Times are tough for Ferrari. Handicapped by the confidential agreement reached with the FIA in the offseason, the prancing horse brand is now struggling to extricate itself from Q1. The single-seaters it propels are increasingly in difficulty: the six Ferrari-powered cars have scored only 15 points in the last four Grands Prix, against 145 for the six Mercedes, 107 for the four Renault and 100 for the four Honda.
Haas F1 Team and Alfa Romeo clearly suffer from this lack of power, confined to the back of the grid, but the American team is well aware of what it owes to Ferrari, from whom it buys as many parts as the regulations allow since its inception. in Formula 1 in 2016. Thus, his team manager Günther Steiner does not intend to turn his back on Maranello.
"I am a believer in loyalty, as is Gene [Haas]", Steiner says. “They've played a pivotal role in getting us to where we are, and they've done a good job in that direction. They're a little bit struggling right now, as we obviously know, but hopefully it's going to be a challenge. in the short term, and they'll get through it. Ferrari has always bounced back. Starting at the first hurdle, I think it's not very ethical, because without them we wouldn't be there. I don't forget that. "
The contract between Haas and Ferrari will nevertheless expire at the end of 2021, and Renault could represent an option for the small team of Banbury: the Losange will no longer have an engine customer from next year, McLaren joining the Mercedes fold. There is, however, a big obstacle to Haas adopting another engine manufacturer: the design and production of the chassis is being led by Dallara, across the Alps.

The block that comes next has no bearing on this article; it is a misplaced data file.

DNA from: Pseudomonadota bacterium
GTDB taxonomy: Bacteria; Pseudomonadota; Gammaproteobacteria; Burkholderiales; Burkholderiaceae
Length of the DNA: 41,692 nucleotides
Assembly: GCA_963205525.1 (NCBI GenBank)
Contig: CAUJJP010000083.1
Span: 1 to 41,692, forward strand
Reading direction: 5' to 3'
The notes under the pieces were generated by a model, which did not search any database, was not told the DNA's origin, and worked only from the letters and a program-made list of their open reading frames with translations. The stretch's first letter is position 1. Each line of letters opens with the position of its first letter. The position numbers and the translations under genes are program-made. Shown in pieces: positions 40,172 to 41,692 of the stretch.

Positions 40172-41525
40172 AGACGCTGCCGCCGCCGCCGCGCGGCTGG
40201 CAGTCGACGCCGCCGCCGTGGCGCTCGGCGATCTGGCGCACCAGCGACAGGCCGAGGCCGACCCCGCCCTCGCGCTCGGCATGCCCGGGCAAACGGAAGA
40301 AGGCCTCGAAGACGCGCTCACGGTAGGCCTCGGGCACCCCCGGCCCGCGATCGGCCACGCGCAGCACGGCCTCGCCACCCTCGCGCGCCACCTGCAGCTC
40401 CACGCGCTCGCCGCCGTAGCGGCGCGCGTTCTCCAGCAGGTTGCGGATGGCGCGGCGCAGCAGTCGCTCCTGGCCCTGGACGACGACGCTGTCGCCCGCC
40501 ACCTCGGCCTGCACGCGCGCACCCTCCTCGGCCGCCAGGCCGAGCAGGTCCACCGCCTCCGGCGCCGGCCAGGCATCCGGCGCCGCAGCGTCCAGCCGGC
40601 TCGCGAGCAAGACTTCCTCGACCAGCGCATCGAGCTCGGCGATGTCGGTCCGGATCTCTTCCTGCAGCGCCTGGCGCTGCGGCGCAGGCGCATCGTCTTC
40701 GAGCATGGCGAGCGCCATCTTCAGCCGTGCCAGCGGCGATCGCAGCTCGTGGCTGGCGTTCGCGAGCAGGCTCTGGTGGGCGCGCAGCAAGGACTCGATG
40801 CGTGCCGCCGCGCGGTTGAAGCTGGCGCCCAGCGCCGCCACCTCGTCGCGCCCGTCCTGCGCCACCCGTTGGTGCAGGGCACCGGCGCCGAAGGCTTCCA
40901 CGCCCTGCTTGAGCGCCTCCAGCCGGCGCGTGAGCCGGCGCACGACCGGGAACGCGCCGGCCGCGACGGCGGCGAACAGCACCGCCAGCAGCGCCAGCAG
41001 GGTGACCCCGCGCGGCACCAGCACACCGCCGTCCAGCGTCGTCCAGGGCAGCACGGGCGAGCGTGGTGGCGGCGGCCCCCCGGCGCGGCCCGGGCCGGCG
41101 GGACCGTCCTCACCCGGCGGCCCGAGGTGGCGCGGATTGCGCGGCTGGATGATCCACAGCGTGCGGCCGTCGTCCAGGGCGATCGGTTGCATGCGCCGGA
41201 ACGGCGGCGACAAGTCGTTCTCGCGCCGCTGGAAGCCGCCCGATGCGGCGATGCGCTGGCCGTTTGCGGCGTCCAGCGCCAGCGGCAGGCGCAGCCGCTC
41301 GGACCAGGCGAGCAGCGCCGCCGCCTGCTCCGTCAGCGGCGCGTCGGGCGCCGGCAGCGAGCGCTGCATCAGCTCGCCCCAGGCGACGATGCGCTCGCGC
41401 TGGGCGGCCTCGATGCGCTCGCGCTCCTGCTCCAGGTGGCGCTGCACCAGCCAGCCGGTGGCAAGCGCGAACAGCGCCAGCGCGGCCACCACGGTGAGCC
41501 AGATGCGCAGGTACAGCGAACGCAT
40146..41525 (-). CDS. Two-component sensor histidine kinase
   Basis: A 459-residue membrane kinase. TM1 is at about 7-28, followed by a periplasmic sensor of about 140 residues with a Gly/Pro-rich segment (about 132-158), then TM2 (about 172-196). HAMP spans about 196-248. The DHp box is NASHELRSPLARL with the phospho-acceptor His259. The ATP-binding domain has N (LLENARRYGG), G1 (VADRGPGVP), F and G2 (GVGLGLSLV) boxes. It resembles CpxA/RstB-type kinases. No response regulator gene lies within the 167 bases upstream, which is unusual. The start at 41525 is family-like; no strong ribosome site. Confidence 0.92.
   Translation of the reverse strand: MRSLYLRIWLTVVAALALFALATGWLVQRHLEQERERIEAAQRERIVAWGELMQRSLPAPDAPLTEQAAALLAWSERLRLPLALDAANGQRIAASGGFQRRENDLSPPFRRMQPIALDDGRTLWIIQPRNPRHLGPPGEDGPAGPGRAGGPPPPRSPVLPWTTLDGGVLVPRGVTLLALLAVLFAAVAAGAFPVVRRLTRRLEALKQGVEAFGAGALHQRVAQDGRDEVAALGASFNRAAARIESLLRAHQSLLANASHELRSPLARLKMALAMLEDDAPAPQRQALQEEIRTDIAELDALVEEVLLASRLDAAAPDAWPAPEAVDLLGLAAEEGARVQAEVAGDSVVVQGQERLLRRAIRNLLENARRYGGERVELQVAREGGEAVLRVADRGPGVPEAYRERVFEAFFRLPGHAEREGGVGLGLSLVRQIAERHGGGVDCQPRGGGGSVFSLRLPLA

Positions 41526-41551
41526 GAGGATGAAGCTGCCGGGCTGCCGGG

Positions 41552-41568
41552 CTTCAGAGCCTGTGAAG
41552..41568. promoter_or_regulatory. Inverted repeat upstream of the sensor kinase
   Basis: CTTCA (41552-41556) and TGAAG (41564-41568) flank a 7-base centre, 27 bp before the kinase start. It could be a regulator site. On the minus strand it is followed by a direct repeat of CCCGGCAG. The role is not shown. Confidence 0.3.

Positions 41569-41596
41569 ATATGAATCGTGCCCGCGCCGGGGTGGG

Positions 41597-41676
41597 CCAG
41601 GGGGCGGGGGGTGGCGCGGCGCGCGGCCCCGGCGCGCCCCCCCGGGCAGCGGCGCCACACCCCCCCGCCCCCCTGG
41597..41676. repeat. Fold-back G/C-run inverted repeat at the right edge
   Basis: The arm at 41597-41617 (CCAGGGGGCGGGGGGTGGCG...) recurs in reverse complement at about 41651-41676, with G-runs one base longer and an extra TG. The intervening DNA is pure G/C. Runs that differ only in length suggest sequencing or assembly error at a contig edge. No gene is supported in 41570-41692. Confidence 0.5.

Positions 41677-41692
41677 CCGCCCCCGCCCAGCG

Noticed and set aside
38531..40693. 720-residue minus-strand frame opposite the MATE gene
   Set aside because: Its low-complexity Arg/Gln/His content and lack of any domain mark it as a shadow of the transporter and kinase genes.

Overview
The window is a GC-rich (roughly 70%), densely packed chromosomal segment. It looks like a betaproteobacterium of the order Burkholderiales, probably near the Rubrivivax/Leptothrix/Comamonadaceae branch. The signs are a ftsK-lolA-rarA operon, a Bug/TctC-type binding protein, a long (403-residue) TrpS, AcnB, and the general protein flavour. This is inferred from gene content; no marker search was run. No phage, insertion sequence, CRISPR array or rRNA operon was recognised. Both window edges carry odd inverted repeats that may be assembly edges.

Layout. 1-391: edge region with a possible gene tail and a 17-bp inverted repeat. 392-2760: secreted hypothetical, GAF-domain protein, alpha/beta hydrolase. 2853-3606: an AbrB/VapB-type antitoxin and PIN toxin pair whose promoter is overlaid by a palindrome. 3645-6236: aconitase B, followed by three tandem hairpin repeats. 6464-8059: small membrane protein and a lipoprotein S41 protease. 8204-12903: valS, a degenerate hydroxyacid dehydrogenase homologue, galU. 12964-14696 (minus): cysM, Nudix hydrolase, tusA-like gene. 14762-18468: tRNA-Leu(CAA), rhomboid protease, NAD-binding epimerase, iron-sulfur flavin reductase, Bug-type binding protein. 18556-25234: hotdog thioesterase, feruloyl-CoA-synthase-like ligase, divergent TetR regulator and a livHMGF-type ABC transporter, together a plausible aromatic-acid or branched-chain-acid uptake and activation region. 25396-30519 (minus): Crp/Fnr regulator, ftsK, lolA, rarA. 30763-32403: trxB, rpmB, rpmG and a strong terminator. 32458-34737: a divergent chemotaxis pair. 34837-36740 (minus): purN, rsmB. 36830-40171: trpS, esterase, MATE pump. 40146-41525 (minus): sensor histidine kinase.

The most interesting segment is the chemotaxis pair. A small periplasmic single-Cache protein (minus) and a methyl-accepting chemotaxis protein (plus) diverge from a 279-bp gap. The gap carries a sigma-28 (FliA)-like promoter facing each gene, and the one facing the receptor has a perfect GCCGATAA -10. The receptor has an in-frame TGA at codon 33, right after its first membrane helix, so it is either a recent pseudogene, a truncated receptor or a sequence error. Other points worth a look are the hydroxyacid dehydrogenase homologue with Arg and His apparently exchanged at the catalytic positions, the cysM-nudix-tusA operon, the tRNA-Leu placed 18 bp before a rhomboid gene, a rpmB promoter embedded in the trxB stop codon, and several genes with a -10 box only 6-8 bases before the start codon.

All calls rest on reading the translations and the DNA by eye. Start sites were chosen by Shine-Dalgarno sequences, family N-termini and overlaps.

"We have to see other opportunities as well, but the other opportunities are very complicated for us because we have part of our infrastructure in Italy", emphasizes Steiner. "We would have to move everything to England, and that is not free. For now, for us, working hard with Ferrari on the future and not being distracted is the best solution. However, if an engine manufacturer wants to come talk to us about a free power unit, we will gladly listen to it! "
As for Cyril Abiteboul, director of Renault F1 Team, he also tempers the possibility of a new engine partnership: "We are not actively seeking. We think it would be welcome now that we have a plan and a long term commitment to F1, and we are open to opportunities. But it's not like we are actively looking for opportunities just because we have been involved in a lot of client agreements. And it is still not so obvious that this brings something really necessary in order to achieve sporting goals. "